Varying degrees of legal protection are afforded to the African spurred tortoise across its range, but illegal capture clearly continues in certain areas. Furthermore, although the African spurred tortoise is listed on Appendix II of the Convention on International Trade in Endangered Species (CITES), with a zero annual export quota for specimens removed from the wild and traded for primarily commercial purposes, it is difficult for authorities to differentiate between wild and captive-bred specimens. Enforcement against fraud and smuggling is evidently insufficient, especially between Mali, Ghana and Togo, and this problem needs to be addressed. African spurred tortoises breed fairly easily in captivity, and the United States reportedly now breeds enough specimens to supply domestic demand, while the specimens exported from the U.S. to Japan are also declared to be from breeding operations (3). Unfortunately, arid regions in which this species is found are not often proclaimed as national parks or reserves (7), but where the African spurred tortoise does occur in protected areas, it is doing well (3). This is the case for populations in the Parc du Diawling in Mauritania and the Parc du W in Niger (3).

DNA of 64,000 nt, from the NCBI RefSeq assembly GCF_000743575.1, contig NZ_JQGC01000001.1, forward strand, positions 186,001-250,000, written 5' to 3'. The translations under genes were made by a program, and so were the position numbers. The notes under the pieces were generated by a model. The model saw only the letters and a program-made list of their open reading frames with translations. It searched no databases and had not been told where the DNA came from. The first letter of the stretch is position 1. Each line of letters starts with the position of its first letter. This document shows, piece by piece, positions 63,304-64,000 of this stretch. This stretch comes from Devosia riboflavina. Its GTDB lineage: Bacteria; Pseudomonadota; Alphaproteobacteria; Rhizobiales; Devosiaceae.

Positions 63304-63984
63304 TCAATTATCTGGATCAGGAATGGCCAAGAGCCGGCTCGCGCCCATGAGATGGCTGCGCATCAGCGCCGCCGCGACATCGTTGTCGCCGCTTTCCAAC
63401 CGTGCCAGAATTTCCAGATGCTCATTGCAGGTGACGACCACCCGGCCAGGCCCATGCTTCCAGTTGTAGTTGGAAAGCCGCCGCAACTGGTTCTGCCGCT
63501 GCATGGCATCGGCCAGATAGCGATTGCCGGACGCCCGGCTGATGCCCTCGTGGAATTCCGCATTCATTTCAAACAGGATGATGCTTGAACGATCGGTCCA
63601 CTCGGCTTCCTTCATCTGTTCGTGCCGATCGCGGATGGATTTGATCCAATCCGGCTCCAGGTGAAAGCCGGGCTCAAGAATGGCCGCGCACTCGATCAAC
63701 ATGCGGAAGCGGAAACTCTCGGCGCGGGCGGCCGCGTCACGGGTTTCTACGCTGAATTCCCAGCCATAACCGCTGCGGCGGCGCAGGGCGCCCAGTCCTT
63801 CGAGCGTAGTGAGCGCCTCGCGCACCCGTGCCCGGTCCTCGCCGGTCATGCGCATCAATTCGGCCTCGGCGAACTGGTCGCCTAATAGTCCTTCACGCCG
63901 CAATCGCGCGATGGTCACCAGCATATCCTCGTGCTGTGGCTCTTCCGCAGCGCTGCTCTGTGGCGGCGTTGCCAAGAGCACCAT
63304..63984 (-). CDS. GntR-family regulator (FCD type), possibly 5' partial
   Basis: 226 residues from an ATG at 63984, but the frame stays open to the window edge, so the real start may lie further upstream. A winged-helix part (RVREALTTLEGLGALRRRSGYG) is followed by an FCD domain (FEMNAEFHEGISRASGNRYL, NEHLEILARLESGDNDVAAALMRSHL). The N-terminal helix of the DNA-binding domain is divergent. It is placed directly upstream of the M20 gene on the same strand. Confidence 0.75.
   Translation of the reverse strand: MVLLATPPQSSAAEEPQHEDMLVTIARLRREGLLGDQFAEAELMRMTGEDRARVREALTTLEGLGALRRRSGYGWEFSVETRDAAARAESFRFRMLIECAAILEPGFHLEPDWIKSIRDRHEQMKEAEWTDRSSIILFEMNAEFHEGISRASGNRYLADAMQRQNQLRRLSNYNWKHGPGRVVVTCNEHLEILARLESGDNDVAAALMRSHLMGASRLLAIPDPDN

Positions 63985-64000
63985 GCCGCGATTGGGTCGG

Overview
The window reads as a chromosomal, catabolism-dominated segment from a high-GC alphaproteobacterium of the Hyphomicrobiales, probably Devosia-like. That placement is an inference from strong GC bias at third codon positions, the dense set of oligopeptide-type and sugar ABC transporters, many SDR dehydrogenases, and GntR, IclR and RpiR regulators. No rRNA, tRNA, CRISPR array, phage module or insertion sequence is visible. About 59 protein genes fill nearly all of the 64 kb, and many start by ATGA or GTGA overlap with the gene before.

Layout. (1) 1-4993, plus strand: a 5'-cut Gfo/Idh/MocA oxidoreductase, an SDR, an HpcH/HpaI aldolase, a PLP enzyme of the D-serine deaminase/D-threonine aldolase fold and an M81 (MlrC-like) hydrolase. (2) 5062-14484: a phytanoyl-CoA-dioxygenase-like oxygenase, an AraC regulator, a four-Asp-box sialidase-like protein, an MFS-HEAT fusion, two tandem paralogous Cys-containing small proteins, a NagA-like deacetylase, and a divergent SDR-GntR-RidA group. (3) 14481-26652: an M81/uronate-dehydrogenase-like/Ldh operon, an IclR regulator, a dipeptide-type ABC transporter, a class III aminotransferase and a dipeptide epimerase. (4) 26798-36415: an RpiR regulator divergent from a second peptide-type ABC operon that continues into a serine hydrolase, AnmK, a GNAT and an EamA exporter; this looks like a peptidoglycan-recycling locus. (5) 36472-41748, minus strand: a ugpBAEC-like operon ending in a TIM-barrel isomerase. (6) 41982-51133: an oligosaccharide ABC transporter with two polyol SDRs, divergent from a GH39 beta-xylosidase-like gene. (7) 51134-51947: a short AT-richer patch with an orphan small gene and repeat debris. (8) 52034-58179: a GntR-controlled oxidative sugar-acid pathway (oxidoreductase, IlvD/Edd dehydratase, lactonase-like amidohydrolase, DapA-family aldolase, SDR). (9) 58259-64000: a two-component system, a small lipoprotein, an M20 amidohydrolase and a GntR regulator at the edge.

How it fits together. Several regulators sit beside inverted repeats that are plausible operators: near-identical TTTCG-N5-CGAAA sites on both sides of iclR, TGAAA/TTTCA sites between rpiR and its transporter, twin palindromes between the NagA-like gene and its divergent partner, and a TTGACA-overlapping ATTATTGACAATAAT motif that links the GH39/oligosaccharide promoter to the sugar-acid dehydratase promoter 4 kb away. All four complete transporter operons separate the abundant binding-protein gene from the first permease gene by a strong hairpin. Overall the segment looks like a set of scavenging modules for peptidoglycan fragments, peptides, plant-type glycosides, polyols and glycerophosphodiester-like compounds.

In Senegal, the African spurred tortoise is a symbol of virtue, happiness, fertility and longevity and, as such, conservation programmes have been easier to promote in this country (4). In 1993, a programme to help this tortoise was established by the Fondation Rurale pour le Developpement, a Senegalese association, supported by Station d'Observation et de Protection des Tortues des Maures(SOPTOM), a European non-governmental organisation. A breeding centre, an information centre and a protection centre were created in Sangalkam in Senegal, and a restocking project was established. Additionally, tortoises from the Netherlands have been repatriated to Senegal (3). However, with advancing desertification, the revered status of the African spurred tortoise in this country may not be enough to protect it.